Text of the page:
Why Joseph Beuys and his dead hare live on
New Phaidon Focus book looks (among other things) at the importance of his mysterious 1965 performance
Performance is one of the more ephemeral forms of contemporary art, gone from the gallery once it has happened. However, some performance works are so important, other artists compelled to recreate them.
A few weeks ago, as part of its retrospective dedicated to the Italian artist Vettor Pisani, the Museo Madre in Naples presented a kind of performance-art cover version. The museum staged a recreation of Pisani's 1976 performance, The Hare Does Not Like Joseph Beuys, which is itself an interpretation of Beuys's own seminal 1965 performance, How to Explain Pictures to a Dead Hare.
Beuys, as the new Focus book points out, is one of international art's most polarizing figures. Steeped in the esoteric philosophy of German mystic Rudolf Steiner, he adopted a shaman-like persona as a vehicle for enigmatic performances that enthralled some but led others to dismiss his work as cultish sensationalism.
Challenging sculptural conventions with unorthodox materials - such as bee's wax, fat, felt and dead animals - Beuys pushed the boundaries of what constitutes art, declaring "everyone is an artist" and coining the term 'social sculpture' to encapsulate his anarchic programme for transforming society.
To understand the importance of How to Explain Pictures to a Dead Hare, one of his most infamous pieces, let's turn to our new addition to the Phaidon Focus series, written by Allan Antliff and dedicated to the late German artist.
"How to Explain Pictures to a Dead Hare (Wie man dem toten Hasen die Bilder erklärt) was a solo performance by Beuys, who was filmed and photographed for three hours as he moved through the Schmela Gallery exhibition with the carcass of a hare, whispering inaudibly to it. His entire head was covered in honey and gold leaf; a felt sole was tied to his left foot, and an iron sole was tied to his right. The Action ended with Beuys seated on a stool with one of its legs wrapped in felt (a bone and wire 'radio' was placed underneath the seat), protectively cradling the deceased hare in a manner akin to the Madonna in a pietà.
Beuys covered his head with honey - a nurturing substance unique to the creative powers of bees - in order symbolically to associate the bee's capacities with his own efforts to expand the human potential for thought and expression beyond the rational, so as to 'communicate' (on some level) with the hare. The gold flakes called attention to Beuys's role as a life-giving artist whose 'artistry', like that of the bee, was analogous to the sun's radiant, all-encompassing powers. The application also intensified the ritualistic tenor of the performance by masking Beuys's features, in keeping with his intermediary role as shamanistic medium in communication with the hare's spirit-being. The hare, according to Beuys, stood in for our 'deadening' intellectualizing tendencies to burrow (metaphorically) into the 'materialistic'. However, the hare's ability to transform the earth into a habitat that accorded with its body shape was also a creative act. Humanity and hares, Beuys suggested, have more in common than one might imagine:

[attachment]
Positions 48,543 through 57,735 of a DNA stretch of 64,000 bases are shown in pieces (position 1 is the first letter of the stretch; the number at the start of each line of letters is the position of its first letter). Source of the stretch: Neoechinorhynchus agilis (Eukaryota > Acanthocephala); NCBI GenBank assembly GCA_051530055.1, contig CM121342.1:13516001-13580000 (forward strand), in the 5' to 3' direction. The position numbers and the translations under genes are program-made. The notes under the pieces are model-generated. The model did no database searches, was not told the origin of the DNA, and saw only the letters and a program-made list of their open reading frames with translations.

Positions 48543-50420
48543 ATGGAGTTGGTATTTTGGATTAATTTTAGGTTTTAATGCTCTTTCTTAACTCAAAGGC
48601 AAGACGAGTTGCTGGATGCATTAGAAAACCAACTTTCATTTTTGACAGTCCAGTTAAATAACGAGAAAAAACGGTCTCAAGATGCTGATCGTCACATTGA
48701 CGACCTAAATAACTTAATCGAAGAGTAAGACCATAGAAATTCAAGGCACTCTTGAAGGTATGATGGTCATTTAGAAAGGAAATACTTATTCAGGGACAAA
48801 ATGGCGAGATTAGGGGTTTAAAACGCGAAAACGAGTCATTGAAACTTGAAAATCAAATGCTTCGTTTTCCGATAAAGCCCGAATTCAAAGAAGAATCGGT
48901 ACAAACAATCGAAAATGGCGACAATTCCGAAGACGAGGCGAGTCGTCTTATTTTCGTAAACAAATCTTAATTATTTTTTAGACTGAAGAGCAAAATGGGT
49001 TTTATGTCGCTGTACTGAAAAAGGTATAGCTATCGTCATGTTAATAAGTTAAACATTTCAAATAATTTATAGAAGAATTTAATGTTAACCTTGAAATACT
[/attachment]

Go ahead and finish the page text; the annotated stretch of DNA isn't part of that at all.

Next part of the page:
"[The hare] has a strong affinity to women, to birth and to menstruation, and generally to chemical transformation of blood. That's what the hare demonstrates to us all when he hollows out his form: the movement of incarnation. The hare incarnates himself into the earth, which is what we human beings can only radically achieve with our thinking: he rubs, pushes, and digs himself into Materia (earth); finally penetrates (hare) its laws, and through this work his thinking is sharpened then transformed, and becomes revolutionary.
'Even a dead animal', Beuys mused in a statement on his Action, 'preserves more powers of intuition than some human beings with their stubborn rationality.' Human thinking was capable of achieving so much, but it could also 'be intellectualized to a deadly degree, and remain dead, and express its deadliness in the political and pedagogical fields' (Beuys did not specify to which political movements or pedagogical practices he was referring). He then speculated that many were enthralled by the work, which had proved to be a media sensation, precisely because their imaginations were stimulated, allowing them to transcend rationalism in favour of 'mystery or questioning'. His art was yielding results."
We hope you've enjoyed this insight into an important work by this seminal artist. For more on Beuys, please pre-order a copy of our forthcoming Phaidon Focus book here.